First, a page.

A cruising dinghy or similarly trailerable dayboat.
My time in the lake district, Norfolk and then Essex-shire got me thinking about the value of a very small boat again and by which i mean several different types of small craft : canoe, sea kayak or sailing dinghy, even perhaps a multi-purpose small boat which i will explain later.
I could be regarded as a reasonably competent cruising sailor of average boats, i do also have some degree of expertise with big sailing boats , i am also a decent canoeist (open canoe) and a less good sea-kayaker and mainly due to back problems. In both the lakes and Norfolk it would have been a whole lot of fun to have put either canoe or sea kayak in the water at Wells and explored the creeks all the way through to Blakeney for example as their does seem to be a viable route on the OS map. For the sea kayak i would try and get one of the excellent boats that we paddled in NZ called a ‘Sea-Bear Packhorse’….that’s a very wide boat intended for heavy and nervous charter-paddlers and is what most of the outfitters use , problem : there aren’t any in the UK. There are plenty of open canoes and the 2 of us are pretty slick in one of those so a fun project still might be to build a plywood lapstrake one and take that on our travels with us.
Dinghy sailing though…..that’s something i have never done aside from a couple of sessions in an old Laser (far too quick and tippy) and one time a mate took me out in a ‘470’, i don’t remember too much about that. My partner had some lessons in a Wayfarer which is a good place to start and they of course are a well respected cruising dinghy which in the right hands can do awesome passages. There are a few others as well and so right now i am building up a potential list of contenders : in the title photograph there is a Devon Yawl which is a nice boat and one of the Drascombes , i don’t know which one and i don’t know much about them except that a lot of sailing schools use them as ‘safe’ teaching boats. The Drascombe i think of as the ‘MPV’ boat with an outboard on the back (must stop thinking of an outboard as a strap-on !) a rig and a set of oars to get me home.
The case for a cruising dinghy then is :
Never done it so it would be a good learning experience for an old seadog.
I don’t know of any dinghy that i couldn’t get on a trailer and get home : even the big international 18 would do that and the Wayfarer/DY certainly as i have had a similar boat in the drive.
Reduction of yard costs to zero…that would ‘clear the decks’ to have a boat project at the yard with less pressure to get it done.
Set-up costs : there is a mark 1 Wayfarer on the market at £1500 with its trailer and the owner seems to have done lots of restoration work, equally there is a very nice looking Devon Yawl at just over £4 k. That’s do-able and both boats should have decent resale value if it didn’t work out.
Running/kit costs : are obviously a lot less than kit for a cruising boat, i have for example a spare small anchor kicking around, both boats above might need a small strap-on which would only have to be a 2-horse job. Set of oars are cheap and we have lots of transferrable kit from our canoeing/kayaking.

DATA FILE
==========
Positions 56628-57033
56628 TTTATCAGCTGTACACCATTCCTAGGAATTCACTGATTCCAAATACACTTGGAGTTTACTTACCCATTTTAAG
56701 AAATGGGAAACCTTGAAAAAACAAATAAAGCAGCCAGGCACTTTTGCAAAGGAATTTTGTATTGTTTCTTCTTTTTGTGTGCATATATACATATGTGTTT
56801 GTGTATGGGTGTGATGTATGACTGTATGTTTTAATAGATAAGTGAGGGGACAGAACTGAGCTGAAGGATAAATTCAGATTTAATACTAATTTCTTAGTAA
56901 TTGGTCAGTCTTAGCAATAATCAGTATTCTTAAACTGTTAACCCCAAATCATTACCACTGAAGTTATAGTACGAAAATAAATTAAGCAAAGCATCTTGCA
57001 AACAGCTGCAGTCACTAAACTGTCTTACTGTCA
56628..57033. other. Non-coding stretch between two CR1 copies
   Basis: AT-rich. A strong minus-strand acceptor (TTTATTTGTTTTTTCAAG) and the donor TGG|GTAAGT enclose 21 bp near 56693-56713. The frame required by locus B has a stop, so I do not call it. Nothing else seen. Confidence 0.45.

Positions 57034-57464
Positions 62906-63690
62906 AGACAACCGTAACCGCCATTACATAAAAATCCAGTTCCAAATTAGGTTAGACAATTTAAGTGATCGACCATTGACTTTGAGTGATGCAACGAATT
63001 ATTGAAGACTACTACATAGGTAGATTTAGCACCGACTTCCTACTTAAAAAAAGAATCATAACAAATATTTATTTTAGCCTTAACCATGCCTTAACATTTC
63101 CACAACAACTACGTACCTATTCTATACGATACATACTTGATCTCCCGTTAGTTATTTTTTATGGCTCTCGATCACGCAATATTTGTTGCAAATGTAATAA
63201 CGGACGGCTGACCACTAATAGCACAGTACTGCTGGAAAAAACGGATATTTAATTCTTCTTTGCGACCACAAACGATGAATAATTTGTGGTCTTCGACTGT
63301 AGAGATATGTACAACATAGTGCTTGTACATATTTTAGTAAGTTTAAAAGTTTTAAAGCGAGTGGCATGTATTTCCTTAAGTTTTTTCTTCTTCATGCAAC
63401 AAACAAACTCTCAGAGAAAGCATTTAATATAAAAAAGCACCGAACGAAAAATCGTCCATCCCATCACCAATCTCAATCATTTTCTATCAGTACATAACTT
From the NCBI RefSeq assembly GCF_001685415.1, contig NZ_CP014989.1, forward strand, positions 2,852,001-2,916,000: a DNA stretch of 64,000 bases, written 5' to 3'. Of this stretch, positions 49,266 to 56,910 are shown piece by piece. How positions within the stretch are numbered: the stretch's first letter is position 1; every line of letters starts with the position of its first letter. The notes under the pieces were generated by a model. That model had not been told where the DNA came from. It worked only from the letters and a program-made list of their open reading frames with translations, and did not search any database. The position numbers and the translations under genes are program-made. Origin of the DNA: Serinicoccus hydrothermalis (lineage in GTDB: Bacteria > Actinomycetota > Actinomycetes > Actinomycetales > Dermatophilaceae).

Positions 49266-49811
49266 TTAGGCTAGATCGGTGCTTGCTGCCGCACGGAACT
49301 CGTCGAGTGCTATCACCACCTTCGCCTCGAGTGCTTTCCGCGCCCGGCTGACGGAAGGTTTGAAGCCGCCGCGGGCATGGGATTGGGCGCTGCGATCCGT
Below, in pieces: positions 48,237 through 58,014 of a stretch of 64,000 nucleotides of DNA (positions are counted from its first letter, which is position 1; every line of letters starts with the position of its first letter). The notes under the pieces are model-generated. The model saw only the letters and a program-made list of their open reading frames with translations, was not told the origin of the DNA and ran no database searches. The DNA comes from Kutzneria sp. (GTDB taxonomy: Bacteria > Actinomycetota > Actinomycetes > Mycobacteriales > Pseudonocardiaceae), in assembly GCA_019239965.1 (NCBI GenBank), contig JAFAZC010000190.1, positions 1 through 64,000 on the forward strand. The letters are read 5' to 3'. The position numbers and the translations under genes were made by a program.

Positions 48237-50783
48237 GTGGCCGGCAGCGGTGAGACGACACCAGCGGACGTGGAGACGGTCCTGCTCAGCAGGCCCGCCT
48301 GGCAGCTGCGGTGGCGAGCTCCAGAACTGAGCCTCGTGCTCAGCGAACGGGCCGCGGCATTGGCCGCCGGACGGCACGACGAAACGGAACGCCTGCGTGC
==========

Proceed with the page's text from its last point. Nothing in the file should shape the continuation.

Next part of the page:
Car : my Pajero is probably in its last couple of years of active service without spending vast amounts on it , for a big trailer-sailer like the Dehler i would have to keep something like a Paj on the road, a dinghy on the other hand can be towed behind any decent car with a tow hitch.
I am seriously chewing on this one as it would allow me to sail when and where i chose (with a bit of a drive) and yet have the boat at home and not costing anything to store. It would also clear the way to allow me to work on a larger project boat without the tearing hurry to get it done and get it sailing : my partner for example seemed to quite like the little Sadler, most of them are 35+ years old and would need an extensive refit which would be time intensive but less expensive on new kit than say a bigger boat such as the GK29.
Peter Cash wrote : Imho you are really on the right track. We like a cuddy because of the cool spring and fall, also shade in the hot summers is a real plus. My 22′ beach cruiser has a cuddy and bimini so covers the bases( converted centerboard Star) Dislike o/b brackets so transon mount or a well is a must. Our V20 summers at a yard mast up ready to go. Just sold our wee seal mk2 so looking at cuddy Dovekie or Drascombe longboat cruiser/coaster. Lots of smaller 16’+ dinghys here but with cuddies that are only good for one. Which is fine by me as my bride likes her comforts. This has to be glass as it will sit on our dock/mooring for 5mths+ always ready for a daysail to the beach for a swim.
So l get to play at home, at the yard, or on my dock. Fleet ownership has its benefits.
Alan wrote : “Anything you can have at home is a bonus, as you know LB lives in the garage (built to fit, the garage that is !) one consideration with a tow vehicle is that it may be able to tow it but can you get up the launch ramp, the Mazda 626 wagon will tow the boat but I could never retrieve, as being front wheel drive there is no hope of getting up the ramp.
A full boat cover works well on the maintenance reduction program.
Means you can sail and build the Big boat !
Stephen Mundane posted a link : “https://www.youtube.com/watch?v=M7srTPSoGUM&feature=youtu.be&t=507